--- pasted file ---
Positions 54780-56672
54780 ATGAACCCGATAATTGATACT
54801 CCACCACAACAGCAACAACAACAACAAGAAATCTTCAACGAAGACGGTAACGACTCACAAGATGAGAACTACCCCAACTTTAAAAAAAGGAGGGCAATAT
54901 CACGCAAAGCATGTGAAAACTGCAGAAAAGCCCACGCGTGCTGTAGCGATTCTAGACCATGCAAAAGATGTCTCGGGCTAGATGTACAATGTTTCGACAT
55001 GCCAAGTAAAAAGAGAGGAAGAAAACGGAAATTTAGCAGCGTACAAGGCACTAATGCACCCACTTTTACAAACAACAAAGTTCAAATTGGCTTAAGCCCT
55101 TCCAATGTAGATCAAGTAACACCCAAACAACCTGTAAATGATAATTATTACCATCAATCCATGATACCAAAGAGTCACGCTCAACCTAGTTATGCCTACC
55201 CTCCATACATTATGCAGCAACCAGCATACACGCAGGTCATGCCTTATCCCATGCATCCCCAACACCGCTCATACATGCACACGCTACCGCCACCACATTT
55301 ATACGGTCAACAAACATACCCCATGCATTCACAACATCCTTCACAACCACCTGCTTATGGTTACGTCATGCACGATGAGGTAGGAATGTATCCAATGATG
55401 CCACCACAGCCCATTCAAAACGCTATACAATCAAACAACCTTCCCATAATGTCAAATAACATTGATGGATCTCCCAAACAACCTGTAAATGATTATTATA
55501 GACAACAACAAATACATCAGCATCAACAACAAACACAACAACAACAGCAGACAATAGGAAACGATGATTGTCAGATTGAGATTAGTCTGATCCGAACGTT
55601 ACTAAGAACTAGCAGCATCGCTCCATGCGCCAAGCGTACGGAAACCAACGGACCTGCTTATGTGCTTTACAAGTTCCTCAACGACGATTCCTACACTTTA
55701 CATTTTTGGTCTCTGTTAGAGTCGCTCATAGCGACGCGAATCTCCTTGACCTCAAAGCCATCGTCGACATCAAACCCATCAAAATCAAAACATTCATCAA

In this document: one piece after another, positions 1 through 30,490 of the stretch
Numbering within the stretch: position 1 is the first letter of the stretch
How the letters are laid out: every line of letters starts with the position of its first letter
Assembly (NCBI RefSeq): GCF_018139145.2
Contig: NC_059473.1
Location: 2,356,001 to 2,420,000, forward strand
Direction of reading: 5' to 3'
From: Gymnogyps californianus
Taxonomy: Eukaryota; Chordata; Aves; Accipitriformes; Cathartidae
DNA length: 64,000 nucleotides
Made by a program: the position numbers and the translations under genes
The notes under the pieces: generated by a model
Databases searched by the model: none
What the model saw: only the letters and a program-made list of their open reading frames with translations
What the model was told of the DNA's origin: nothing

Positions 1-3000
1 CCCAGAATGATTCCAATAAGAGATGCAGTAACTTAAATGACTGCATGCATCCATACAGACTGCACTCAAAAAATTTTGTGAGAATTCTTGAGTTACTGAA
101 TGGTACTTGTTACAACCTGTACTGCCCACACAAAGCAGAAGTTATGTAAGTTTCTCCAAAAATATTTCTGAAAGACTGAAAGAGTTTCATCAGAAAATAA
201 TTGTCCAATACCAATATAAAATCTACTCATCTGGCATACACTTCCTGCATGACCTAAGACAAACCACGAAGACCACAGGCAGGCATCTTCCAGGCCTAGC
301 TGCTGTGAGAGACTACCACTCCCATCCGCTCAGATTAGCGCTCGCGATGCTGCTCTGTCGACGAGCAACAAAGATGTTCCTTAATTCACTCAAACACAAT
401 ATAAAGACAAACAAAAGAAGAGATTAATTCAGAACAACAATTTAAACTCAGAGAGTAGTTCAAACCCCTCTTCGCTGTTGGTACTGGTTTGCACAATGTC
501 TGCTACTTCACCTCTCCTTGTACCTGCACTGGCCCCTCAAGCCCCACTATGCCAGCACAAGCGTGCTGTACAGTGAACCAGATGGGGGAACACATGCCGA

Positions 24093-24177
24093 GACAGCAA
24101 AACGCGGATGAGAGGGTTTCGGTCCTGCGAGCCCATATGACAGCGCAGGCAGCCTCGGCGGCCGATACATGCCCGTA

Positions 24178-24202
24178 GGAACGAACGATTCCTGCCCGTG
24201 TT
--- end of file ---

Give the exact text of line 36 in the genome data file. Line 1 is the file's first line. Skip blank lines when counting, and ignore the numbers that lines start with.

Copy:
24093 GACAGCAA